4. Through their direct effects on insulin and blood sugar, refined carbs, starches, sugars are the dietary cause of coronary heart disease & diabetes. They are likely dietary causes of cancer, Alzheimer’s & other diseases.
Adiposity 101: Taubes lecture – bad science & nutrition
How does money stop kids from getting fat?
Why does Michelle Obama think that throwing billions of dollars at a problem will stop it? Does she not know that kids aren’t going to listen to any anti-obesity campaign, and will just listen to the McDonald’s commercials instead?
And why is this even a priority? We’re always going to have fat kids. The government should not be trying to stop that. It should be left up to the parents and the kids.
1. It’s a problem, but the government can’t fix it. Just like they can’t fix education, poverty or crime.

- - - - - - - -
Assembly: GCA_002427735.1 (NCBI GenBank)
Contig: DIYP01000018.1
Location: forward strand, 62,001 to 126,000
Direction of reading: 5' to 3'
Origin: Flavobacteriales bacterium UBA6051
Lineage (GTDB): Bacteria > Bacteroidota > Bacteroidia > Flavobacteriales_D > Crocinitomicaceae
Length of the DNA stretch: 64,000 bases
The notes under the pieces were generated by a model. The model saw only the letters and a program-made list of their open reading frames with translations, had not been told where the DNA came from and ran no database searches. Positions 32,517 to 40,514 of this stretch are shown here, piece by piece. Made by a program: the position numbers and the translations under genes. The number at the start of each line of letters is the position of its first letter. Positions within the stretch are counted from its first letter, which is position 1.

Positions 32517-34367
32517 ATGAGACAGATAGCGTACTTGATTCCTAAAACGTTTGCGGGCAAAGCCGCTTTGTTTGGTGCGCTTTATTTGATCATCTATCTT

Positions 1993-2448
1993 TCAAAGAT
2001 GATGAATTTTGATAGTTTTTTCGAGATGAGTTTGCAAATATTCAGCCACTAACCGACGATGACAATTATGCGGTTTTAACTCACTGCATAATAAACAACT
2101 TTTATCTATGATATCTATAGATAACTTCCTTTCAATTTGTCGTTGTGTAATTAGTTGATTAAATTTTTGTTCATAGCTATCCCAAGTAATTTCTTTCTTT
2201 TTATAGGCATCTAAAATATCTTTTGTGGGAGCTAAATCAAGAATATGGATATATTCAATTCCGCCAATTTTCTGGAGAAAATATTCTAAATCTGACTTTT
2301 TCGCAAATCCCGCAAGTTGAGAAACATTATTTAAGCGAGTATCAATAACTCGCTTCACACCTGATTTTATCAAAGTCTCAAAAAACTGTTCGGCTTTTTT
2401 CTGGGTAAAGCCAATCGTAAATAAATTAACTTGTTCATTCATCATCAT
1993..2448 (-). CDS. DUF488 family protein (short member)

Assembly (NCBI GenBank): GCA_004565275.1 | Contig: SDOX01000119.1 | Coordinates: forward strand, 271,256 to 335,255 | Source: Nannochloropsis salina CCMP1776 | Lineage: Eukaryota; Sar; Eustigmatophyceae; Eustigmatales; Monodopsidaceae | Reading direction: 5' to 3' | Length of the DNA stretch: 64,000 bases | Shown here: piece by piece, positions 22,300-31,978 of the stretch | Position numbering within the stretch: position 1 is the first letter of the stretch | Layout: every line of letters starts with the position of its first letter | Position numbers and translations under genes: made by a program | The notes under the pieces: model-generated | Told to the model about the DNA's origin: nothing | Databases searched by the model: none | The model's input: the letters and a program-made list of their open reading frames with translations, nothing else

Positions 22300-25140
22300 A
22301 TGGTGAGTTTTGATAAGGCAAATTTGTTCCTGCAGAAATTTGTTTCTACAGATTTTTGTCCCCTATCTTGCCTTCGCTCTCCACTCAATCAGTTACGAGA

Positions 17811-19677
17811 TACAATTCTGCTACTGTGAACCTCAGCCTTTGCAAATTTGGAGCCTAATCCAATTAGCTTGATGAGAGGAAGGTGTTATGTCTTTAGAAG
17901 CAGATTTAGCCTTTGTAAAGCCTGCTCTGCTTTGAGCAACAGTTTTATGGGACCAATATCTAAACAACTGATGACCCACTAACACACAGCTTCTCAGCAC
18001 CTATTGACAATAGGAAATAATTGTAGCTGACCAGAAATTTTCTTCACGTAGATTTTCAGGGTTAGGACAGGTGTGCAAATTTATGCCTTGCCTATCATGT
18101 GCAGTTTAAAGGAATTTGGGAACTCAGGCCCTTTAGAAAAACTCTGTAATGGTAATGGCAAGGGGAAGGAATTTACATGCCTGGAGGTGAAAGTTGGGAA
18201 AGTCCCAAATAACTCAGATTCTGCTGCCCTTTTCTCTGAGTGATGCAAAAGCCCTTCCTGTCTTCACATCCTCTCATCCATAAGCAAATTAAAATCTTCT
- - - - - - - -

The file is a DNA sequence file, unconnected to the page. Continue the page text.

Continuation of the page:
2. We won’t have universal health care, because people know that it’s socialism. So that argument doesn’t work.
It’s all about education.
We have an obesity epidemic going on.
The problems caused by obesity equal more than $10M a year in health care alone.
Most of the questions about this on here are more about hating Obama than they are the problem of obesity.
What does it mean to have fatty liver and enlarged spleen?
I have a fatty liver and now my spleen is enlarged…Dr think I may have NASH….what causes fatty liver and enlarged spleen and what next?
NASH is becoming more commonly recognized because of the obesity epidemic. Affected persons also have elevated liver enzymes and a degree of insulin resistance if not overt type II diabetes. Cirrhosis of the liver follows. I think that may be the cause of your enlarged spleen. But NASH is only one possibility.